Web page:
Yes, he's using binoculars. He isn't a zombie -- He happens to be dead, but he's still a soldier, and is tactical like a soldier, and fights like one, except super fast and strong. And angry. Technically, that makes him a monster -- and due respect to zombies, monsters are actually way worse.
Undead soldiers with human intelligence, inhuman strength and endurance, and a curse driven desire to beat you to death with whatever's lying around to attack you with. That's a heck of a lot of ingredients to put into your bad guy. It's the kind of thing a seven year old would come up with. I suppose you could call it cartoonish, but Dead Snow is a shade more mature than that. Maybe "operatic" would be a better word.
Don't be misled by the picture though -- there are definitely moments here and there with a sense of pageantry to them, but most of the action is more traditional hand-to-hand. There's a good sense of balance between the rococo and the straightforward when it comes to the action. And while there isn't much happening in Dead Snow that hasn't appeared in earlier films, there's a lot more of everything here, and the ideas feel reinvigorated somehow, and approached from clever angles.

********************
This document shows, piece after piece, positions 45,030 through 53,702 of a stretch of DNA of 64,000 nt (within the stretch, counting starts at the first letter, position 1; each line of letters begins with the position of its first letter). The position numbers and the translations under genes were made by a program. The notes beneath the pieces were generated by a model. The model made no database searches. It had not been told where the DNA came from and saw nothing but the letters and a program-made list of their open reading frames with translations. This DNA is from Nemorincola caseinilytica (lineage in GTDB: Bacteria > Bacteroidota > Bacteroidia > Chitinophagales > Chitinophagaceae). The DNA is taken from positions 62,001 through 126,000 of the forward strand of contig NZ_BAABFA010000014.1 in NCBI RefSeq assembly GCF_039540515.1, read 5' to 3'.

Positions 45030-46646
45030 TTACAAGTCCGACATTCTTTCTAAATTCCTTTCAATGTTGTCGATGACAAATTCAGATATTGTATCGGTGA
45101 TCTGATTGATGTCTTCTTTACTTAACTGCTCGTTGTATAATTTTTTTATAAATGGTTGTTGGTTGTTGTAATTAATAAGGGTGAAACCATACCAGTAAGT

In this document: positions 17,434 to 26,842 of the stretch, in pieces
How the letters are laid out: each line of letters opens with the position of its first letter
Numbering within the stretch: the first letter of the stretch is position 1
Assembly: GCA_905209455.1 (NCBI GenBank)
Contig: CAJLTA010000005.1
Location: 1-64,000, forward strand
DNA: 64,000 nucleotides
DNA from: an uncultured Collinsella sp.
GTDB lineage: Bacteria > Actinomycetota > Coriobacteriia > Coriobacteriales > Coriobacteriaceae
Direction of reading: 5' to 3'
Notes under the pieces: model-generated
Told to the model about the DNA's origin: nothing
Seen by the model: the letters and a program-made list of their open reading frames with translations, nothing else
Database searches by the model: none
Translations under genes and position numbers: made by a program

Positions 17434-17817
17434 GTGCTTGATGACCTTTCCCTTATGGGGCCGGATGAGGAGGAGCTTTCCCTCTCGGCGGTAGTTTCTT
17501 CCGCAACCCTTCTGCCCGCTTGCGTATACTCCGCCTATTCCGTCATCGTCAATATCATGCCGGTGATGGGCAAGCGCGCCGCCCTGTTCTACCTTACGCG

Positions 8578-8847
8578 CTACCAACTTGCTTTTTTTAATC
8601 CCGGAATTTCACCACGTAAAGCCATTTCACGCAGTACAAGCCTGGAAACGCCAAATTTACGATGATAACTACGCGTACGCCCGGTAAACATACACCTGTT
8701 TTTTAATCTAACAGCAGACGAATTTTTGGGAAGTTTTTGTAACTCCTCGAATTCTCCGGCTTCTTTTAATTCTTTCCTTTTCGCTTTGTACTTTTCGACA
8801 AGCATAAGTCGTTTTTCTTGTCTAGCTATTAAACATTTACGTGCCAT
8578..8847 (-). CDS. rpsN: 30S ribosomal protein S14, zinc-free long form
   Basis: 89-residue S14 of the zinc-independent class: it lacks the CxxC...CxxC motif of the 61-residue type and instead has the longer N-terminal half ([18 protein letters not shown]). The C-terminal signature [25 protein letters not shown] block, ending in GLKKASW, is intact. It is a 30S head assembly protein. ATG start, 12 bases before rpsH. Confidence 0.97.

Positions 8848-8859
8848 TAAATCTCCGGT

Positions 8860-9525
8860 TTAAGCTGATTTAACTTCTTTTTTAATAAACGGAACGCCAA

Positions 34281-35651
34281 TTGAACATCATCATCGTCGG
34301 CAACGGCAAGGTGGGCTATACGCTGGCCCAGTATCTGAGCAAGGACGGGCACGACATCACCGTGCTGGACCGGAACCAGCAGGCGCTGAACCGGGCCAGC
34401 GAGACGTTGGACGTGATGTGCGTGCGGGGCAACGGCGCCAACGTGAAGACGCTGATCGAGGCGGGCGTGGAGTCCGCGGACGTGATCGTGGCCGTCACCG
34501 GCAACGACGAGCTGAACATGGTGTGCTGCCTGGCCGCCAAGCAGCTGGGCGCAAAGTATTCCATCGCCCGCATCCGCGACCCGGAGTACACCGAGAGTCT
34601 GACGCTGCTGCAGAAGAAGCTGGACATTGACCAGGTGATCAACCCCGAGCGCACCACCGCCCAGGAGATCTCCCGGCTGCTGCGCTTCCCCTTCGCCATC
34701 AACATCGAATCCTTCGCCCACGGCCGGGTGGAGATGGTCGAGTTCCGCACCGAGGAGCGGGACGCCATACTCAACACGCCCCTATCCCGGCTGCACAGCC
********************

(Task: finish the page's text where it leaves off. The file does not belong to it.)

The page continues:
For instance, know what's happening here?
It's a POV shot from someone who's about to get eaten by a bunch of soldiers. A moment later, we get another POV shot, this time from one of the soldiers. In a matter of seconds, you're a human getting eaten, and then you're a monster doing the eating. Has either of those things happened in a zombie movie before? I couldn't say for certain, but I've never seen it, and there they are in the same movie, along with a snowmobile with a machine gun mounted on it, and a head getting ripped in half, and not one, but two instances in which someone is suspended in some way by the tensile strength of intestines, and also there's maybe the most boneheaded error I've ever seen anyone make in a siege defense movie -- all together in one tidy 90 minute package.
If there's a long list somewhere in the director's handwriting entitled "Things that would be awesome to put in a movie," I'd bet almost all of it made it into Dead Snow.